Volume 645, January 2021
|Number of page(s)||20|
|Section||Interstellar and circumstellar matter|
|Published online||19 January 2021|
Instituto de Radioastronomía y Astrofísica, Universidad Nacional Autónoma de México,
Apdo. Postal 3-72,
2 Univ. Grenoble Alpes, CNRS, IPAG, 38000 Grenoble, France
3 AIM, CEA, CNRS, Université Paris-Saclay, Université Paris Diderot, Sorbonne Paris Cité, 91191 Gif-sur-Yvette, France
4 School of Physics and Astronomy, University of Exeter, Stocker Road, Exeter, EX4 4QL, UK
5 Physikalisches Institut, Universität zu Köln, Zülpicher Str. 77, 50937 Köln, Germany
6 School of Physics and Astronomy, University of Leeds, Leeds LS2 9JT, UK
7 Laboratoire d’astrophysique de Bordeaux, Univ. Bordeaux, CNRS, B18N, allée Geoffroy Saint-Hilaire, 33615 Pessac, France
8 INAF – Istituto di Astrofisica e Planetologia Spaziali (IAPS), via Fosso del Cavaliere 100, 00133 Roma, Italy
Accepted: 11 November 2020
Context. The mass segregation of stellar clusters could be primordial rather than dynamical. Despite the abundance of studies of mass segregation for stellar clusters, those for stellar progenitors are still scarce, so the question concerning the origin and evolution of mass segregation is still open.
Aims. Our goal is to characterize the structure of the NGC 2264 molecular cloud and compare the populations of clumps and young stellar objects (YSOs) in this region whose rich YSO population has shown evidence of sequential star formation.
Methods. We separated the Herschel column density map of NGC 2264 into three subregions and compared their cloud power spectra using a multiscale segmentation technique. We extracted compact cloud fragments from the column density image, measured their basic properties, and studied their spatial and mass distributions.
Results. In the whole NGC 2264 cloud, we identified a population of 256 clumps with typical sizes of ~0.1 pc and masses ranging from 0.08 M⊙ to 53 M⊙. Although clumps have been detected all over the cloud, most of the massive, bound clumps are concentrated in the central subregion of NGC 2264. The local surface density and the mass segregation ratio indicate a strong degree of mass segregation for the 15 most massive clumps, with a median Σ6 three times that of the whole clumps population and ΛMSR ≃ 8. We show that this cluster of massive clumps is forming within a high-density cloud ridge, which is formed and probably still fed by the high concentration of gas observed on larger scales in the central subregion. The time sequence obtained from the combined study of the clump and YSO populations in NGC 2264 suggests that the star formation started in the northern subregion, that it is now actively developing at the center, and will soon start in the southern subregion.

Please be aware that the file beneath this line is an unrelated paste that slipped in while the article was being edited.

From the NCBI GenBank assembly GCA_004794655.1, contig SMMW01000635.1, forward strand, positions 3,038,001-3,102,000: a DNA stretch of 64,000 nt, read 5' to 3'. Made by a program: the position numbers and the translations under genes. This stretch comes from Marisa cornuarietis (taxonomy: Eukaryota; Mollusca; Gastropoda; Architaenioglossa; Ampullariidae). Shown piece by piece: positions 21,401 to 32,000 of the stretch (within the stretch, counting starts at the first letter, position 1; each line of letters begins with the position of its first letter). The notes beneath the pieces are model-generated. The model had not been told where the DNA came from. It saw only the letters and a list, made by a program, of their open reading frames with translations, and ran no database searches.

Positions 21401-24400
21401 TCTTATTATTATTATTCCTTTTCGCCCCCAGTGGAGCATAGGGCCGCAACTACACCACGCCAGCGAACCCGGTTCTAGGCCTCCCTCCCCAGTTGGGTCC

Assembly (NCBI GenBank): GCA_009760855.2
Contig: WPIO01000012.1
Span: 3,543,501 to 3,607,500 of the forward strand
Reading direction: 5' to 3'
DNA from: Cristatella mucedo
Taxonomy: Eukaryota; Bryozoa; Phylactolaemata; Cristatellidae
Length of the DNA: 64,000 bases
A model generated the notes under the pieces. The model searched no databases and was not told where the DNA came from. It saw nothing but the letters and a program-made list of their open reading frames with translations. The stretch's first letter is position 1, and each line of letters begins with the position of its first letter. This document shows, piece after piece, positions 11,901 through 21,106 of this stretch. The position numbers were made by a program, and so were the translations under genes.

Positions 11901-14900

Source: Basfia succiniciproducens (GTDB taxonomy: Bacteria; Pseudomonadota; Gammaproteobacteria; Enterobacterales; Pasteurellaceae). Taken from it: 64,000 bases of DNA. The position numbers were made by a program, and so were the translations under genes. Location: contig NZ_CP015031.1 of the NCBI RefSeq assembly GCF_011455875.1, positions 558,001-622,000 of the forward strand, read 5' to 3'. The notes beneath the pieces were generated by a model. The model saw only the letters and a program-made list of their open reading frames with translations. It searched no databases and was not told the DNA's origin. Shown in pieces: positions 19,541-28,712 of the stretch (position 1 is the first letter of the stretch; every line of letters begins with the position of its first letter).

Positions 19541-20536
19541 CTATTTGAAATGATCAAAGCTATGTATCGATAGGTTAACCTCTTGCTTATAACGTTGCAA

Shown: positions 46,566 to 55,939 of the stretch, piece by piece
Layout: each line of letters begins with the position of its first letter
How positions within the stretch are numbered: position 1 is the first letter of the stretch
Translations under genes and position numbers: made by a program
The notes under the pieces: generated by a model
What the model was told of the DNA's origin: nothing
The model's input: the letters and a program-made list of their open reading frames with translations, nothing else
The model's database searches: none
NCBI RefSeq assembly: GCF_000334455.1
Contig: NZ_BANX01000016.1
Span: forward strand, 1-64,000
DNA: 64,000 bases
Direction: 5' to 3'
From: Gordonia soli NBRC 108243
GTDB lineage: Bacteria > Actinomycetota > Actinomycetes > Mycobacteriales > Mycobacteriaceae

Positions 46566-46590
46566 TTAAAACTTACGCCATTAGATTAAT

Conclusions. Taken together, the cloud structure and the clump and YSO populations in NGC 2264 argue for a dynamical scenario of star formation. The cloud could first undergo global collapse, driving most clumps to centrally concentrated ridges. After their main accretion phase, some YSOs, and probably the most massive, would stay clustered while others would be dispersed from their birth sites. We propose that the mass segregation observed in some star clusters is inherited from that of clumps, originating from the mass assembly phase of molecular clouds.
Key words: ISM: structure / stars: formation / methods: statistical / open clusters and associations: individual: NGC 2264 / ISM: clouds
Table A.1 is only available at the CDS via anonymous ftp to cdsarc.u-strasbg.fr (22.214.171.124) or via http://cdsarc.u-strasbg.fr/viz-bin/cat/J/A+A/645/A94
© ESO 2021
Current usage metrics show cumulative count of Article Views (full-text article views including HTML views, PDF and ePub downloads, according to the available data) and Abstracts Views on Vision4Press platform.
Data correspond to usage on the plateform after 2015. The current usage metrics is available 48-96 hours after online publication and is updated daily on week days.
Initial download of the metrics may take a while.